Summit Eye Care: Summit With Thankfulness



We turn on the TV, open Facebook, or some access other media, and we cannot avoid seeing all the chaos and turmoil in our country.   The news is very seldom about the “good” in our country.   This is Thanksgiving month.   It is a time to give thanks for all we are and all we have.   The staff at Summit Eye Care is very thankful we have a great place to work, we have a job we can be proud of, and we are thankful we have the skills to help people maintain their vision – one of mankind’s greatest gifts.

Summit Eye Care’s mission is to help people preserve vision so they can continue live a productive and sight filled life.   We are appreciative for our patients and our referral sources that make this possible. We are also very thankful for the large network of eye care practices all over the world that provide affordable and accessible eye care.

Our local population, Winston-Salem and the surrounding communities, is very blessed to have the most advanced technology within a few miles to help diagnose and treat vision issues.   More than one billion people globally are not so fortunate.   They cannot afford or do not have access to eye care or eyewear. An estimated 285 million are estimated to be visually impaired which means 39 million are blind and 246 million have low vision.   An estimated 82% are age 50 and above. Of all visual impairment, 80% can be prevented or cured. There are many world organizations striving to improve eyesight throughout the world.   Contributions can be made to further their endeavor.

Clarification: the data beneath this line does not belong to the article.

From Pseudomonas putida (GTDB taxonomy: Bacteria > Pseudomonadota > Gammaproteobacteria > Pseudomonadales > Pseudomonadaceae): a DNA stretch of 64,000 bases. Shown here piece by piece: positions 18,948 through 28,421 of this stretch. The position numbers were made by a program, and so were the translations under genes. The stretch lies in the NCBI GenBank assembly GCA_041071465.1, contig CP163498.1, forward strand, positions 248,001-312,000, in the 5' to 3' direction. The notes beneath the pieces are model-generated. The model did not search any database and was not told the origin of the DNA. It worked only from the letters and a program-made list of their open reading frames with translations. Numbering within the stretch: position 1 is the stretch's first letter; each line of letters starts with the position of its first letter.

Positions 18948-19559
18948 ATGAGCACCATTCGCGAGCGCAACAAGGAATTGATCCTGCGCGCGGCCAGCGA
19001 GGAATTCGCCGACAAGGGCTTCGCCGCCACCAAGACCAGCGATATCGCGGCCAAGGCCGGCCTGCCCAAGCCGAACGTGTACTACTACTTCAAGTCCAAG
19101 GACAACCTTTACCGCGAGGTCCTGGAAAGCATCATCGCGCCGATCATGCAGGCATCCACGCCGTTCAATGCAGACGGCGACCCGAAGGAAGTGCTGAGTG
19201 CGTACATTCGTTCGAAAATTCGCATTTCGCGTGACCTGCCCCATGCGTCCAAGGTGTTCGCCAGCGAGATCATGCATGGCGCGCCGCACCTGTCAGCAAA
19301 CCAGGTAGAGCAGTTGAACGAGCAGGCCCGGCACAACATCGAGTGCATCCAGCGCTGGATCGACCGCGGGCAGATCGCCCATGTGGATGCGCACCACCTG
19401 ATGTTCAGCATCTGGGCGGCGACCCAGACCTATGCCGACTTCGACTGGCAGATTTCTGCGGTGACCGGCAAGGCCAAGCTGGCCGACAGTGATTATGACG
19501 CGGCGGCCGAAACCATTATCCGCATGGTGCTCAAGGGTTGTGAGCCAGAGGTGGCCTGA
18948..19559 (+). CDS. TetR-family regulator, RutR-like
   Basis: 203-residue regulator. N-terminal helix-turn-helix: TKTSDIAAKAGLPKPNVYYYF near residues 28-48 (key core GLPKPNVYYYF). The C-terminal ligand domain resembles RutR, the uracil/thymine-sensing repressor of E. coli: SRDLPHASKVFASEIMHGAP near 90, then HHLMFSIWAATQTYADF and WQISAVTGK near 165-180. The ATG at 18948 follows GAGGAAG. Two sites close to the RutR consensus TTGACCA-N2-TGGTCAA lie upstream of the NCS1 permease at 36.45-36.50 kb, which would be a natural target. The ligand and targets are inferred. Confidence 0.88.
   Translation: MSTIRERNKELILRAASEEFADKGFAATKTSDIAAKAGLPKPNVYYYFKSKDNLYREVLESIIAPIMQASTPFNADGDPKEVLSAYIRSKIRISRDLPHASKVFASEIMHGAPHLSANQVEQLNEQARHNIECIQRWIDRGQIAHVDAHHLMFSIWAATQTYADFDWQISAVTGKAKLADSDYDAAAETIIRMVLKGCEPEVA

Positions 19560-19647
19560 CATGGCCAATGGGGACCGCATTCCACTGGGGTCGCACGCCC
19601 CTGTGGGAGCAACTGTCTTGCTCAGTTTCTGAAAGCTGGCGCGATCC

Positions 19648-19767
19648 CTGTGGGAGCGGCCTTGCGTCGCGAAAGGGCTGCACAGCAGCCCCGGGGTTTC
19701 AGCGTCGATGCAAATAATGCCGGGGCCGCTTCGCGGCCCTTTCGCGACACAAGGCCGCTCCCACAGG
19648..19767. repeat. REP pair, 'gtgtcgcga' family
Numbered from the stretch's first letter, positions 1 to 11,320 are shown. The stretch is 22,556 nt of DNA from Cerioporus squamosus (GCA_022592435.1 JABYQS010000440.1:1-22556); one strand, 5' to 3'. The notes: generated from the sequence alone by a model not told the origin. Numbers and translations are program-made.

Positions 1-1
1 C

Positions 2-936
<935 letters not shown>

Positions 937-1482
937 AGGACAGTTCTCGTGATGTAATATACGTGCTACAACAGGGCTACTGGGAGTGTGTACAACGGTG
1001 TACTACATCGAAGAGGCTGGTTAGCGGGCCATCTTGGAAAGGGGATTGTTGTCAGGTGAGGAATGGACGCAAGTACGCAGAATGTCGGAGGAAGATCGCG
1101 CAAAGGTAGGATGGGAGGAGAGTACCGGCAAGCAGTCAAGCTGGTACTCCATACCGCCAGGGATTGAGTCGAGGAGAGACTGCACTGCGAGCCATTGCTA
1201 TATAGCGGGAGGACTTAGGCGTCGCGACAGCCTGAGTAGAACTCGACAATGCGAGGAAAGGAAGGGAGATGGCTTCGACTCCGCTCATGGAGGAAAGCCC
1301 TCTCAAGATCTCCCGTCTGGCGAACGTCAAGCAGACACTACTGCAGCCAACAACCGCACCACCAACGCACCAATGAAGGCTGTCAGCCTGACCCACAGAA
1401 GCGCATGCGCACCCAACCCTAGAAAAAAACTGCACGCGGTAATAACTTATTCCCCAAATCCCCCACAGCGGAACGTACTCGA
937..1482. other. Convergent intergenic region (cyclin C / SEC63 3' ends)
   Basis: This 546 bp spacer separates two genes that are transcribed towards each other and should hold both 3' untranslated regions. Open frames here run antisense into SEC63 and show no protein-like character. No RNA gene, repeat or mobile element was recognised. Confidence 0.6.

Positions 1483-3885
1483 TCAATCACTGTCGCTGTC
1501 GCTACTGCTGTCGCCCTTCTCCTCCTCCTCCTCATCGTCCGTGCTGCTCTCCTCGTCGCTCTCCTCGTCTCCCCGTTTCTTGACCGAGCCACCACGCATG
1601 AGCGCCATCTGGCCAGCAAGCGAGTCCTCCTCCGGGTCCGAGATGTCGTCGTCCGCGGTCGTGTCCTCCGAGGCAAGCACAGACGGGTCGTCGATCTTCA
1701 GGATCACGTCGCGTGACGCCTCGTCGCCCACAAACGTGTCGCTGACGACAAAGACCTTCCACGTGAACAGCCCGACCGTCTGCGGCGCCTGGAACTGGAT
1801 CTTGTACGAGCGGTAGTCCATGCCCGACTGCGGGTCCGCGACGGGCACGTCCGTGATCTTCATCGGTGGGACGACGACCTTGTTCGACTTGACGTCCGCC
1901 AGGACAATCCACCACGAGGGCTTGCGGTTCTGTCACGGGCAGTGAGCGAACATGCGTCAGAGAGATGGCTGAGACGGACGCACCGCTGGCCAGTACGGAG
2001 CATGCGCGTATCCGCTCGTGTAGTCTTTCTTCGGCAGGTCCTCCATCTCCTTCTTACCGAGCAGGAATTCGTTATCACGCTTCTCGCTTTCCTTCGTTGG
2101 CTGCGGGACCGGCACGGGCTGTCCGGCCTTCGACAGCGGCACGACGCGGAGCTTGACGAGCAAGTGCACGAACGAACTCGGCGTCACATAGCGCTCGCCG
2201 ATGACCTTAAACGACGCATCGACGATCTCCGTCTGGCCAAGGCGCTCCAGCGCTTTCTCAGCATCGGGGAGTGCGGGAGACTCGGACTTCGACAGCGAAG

Locally there are organizations such as the Lions Club.   This group collects and distributes frames and lenses to those who cannot afford eyewear. We have a pickup box in our office, as do other offices as well.   Services for the Blind is a state funded organization that pays for eye care if qualifications are met due to low income, lack of work, no insurance, etc.   Our local hospital has a program, Healthcare Access, to assist indigent people with needed medical care.

Just as important as the large organizations, individuals can provide services one on one.   Each of us knows someone who is visually challenged or suffering from other medical issues. A kind word, an opened door, assistance in a grocery store or maybe transportation to a store, an arm to lean on for support – all can go far to bring a smile to someone’s face or improve an individual’s life.

During the Thanksgiving season and throughout the year, offer a gift of thankfulness to someone in need, whether it’s a donation or simply a “helping hand.”   This is a sign of our thankfulness for our blessings – sight being one of the most precious.

The staff at Summit Eye Care wishes everyone a happy Thanksgiving season.   We are here to help individuals, other eye care providers and our community to the best of our ability.

 


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